I can understand why my high school honors English teacher chose not to have us read this book. It’s fine. But she knew it wouldn’t challenge those of us in her ninth grade and tenth grade honors English. As a tableau of the “roaring twenties” it’s pretty good. As a work of literature… it’s fine?
This isn’t a book I would recommend to someone who doesn’t either have a teacher to walk through the context of the 1920’s OR a decent knowledge of the 1920’s because you’ve studied history. I say this because the alcohol flows like rivers throughout the peoples’ hands, but this is the height of prohibition – and that Gatsby is a bootlegger or helper of bootleggers is heavily implied even if it’s never verified. He smuggles alcohol.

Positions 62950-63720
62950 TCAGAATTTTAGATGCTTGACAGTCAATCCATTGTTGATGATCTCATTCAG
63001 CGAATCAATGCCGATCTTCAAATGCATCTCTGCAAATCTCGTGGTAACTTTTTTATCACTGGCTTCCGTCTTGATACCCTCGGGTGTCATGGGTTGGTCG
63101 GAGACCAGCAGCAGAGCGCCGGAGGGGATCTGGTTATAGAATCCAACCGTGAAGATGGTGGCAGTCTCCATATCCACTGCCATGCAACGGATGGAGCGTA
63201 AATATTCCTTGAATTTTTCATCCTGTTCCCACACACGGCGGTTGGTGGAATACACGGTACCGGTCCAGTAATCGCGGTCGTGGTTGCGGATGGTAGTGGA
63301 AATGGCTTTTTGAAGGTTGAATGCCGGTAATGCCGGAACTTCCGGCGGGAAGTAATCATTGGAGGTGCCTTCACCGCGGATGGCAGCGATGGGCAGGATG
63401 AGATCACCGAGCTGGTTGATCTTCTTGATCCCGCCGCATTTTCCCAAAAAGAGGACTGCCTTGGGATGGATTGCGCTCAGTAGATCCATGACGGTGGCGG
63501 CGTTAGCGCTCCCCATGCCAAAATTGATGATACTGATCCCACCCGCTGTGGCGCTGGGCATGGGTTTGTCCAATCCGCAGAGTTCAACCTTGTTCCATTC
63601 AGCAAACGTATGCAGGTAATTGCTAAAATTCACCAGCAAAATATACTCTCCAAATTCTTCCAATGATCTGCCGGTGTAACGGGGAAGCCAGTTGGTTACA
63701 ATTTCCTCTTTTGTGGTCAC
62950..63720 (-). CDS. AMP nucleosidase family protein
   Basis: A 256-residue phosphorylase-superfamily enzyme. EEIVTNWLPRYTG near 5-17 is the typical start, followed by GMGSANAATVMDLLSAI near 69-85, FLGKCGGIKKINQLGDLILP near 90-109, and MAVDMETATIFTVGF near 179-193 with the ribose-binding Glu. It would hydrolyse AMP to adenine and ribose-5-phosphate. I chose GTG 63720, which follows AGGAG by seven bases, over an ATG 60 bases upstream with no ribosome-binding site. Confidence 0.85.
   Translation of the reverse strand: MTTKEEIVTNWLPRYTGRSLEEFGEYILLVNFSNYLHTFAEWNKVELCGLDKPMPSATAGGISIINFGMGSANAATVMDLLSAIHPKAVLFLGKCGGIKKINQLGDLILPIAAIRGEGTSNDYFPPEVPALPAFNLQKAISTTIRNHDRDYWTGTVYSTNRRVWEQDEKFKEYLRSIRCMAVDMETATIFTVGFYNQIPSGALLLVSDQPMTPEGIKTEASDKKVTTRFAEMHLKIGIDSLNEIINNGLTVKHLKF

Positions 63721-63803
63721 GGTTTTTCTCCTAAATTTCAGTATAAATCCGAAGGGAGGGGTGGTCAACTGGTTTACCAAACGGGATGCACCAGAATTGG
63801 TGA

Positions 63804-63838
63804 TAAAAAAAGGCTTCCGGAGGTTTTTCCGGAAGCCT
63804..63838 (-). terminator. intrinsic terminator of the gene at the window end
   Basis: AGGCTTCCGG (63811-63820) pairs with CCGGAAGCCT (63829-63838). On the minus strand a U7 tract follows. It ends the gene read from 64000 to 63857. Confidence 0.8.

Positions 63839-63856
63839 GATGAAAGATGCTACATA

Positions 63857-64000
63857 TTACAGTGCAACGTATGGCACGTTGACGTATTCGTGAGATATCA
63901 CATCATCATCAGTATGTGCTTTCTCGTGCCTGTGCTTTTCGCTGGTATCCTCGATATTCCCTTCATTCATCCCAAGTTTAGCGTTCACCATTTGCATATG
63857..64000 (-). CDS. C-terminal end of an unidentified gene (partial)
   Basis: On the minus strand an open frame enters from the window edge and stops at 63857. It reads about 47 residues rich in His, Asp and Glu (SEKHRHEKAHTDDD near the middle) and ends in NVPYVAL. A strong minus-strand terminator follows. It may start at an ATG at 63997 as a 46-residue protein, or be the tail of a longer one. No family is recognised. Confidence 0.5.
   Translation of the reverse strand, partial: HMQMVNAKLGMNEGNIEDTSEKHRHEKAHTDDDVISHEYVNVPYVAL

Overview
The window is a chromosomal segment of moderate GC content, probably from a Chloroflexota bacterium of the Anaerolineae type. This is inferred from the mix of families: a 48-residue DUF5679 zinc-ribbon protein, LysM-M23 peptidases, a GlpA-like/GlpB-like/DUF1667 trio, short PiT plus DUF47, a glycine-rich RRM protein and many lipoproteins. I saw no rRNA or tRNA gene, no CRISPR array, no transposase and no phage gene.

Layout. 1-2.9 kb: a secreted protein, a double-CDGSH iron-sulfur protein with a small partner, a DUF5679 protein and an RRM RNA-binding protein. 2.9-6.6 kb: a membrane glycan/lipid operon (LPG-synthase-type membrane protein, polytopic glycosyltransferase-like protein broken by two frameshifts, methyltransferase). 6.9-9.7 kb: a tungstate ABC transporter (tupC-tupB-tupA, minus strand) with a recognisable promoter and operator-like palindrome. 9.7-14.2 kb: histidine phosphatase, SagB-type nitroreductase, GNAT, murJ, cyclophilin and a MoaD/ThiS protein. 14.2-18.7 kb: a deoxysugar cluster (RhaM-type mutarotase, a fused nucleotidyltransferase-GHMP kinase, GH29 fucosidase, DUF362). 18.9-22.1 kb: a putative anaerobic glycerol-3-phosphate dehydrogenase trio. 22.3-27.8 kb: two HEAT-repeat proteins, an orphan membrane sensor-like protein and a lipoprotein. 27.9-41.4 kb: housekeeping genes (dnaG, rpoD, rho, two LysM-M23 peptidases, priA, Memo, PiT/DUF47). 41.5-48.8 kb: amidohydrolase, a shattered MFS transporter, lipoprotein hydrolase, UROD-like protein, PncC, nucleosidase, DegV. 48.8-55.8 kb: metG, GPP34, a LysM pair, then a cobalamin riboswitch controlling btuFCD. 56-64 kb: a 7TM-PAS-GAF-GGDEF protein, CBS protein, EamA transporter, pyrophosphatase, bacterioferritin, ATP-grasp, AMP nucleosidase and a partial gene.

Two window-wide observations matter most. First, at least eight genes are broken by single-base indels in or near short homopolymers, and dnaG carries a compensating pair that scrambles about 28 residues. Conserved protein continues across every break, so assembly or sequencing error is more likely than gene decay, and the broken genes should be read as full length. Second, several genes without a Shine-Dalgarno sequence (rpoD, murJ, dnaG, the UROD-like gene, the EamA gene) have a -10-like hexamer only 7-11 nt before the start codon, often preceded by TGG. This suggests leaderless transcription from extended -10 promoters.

Frankly, none of the characters are good people. Not just because they guzzle down gin and brandy like it’s crack in the 80’s. They lie. They are selfish. They don’t think any of the rules from drinking to cheating to anything else – nothing applies to them (apparently).
The plot took a minute to get started. I didn’t mind it, I feel like it was trying to set up Gatsby as appropriately “mysterious.” And pretty much everyone behaves in believable ways. Gatsby, Daisy, and Tom are all very selfish. Tom wants to have his wife and his mistress without any consequences. Daisy wants money and stability despite being (at least emotionally) abused. Gatsby thinks money can solve anything and make everything he doesn’t like just disappear.
I can see why this would make a good movie (I haven’t seen it yet). Interesting, flawed but all-too-real people; the glitz and glam of the roaring twenties; bootleggers and sports stars… I might have to see if it’s on Netflix or something to watch.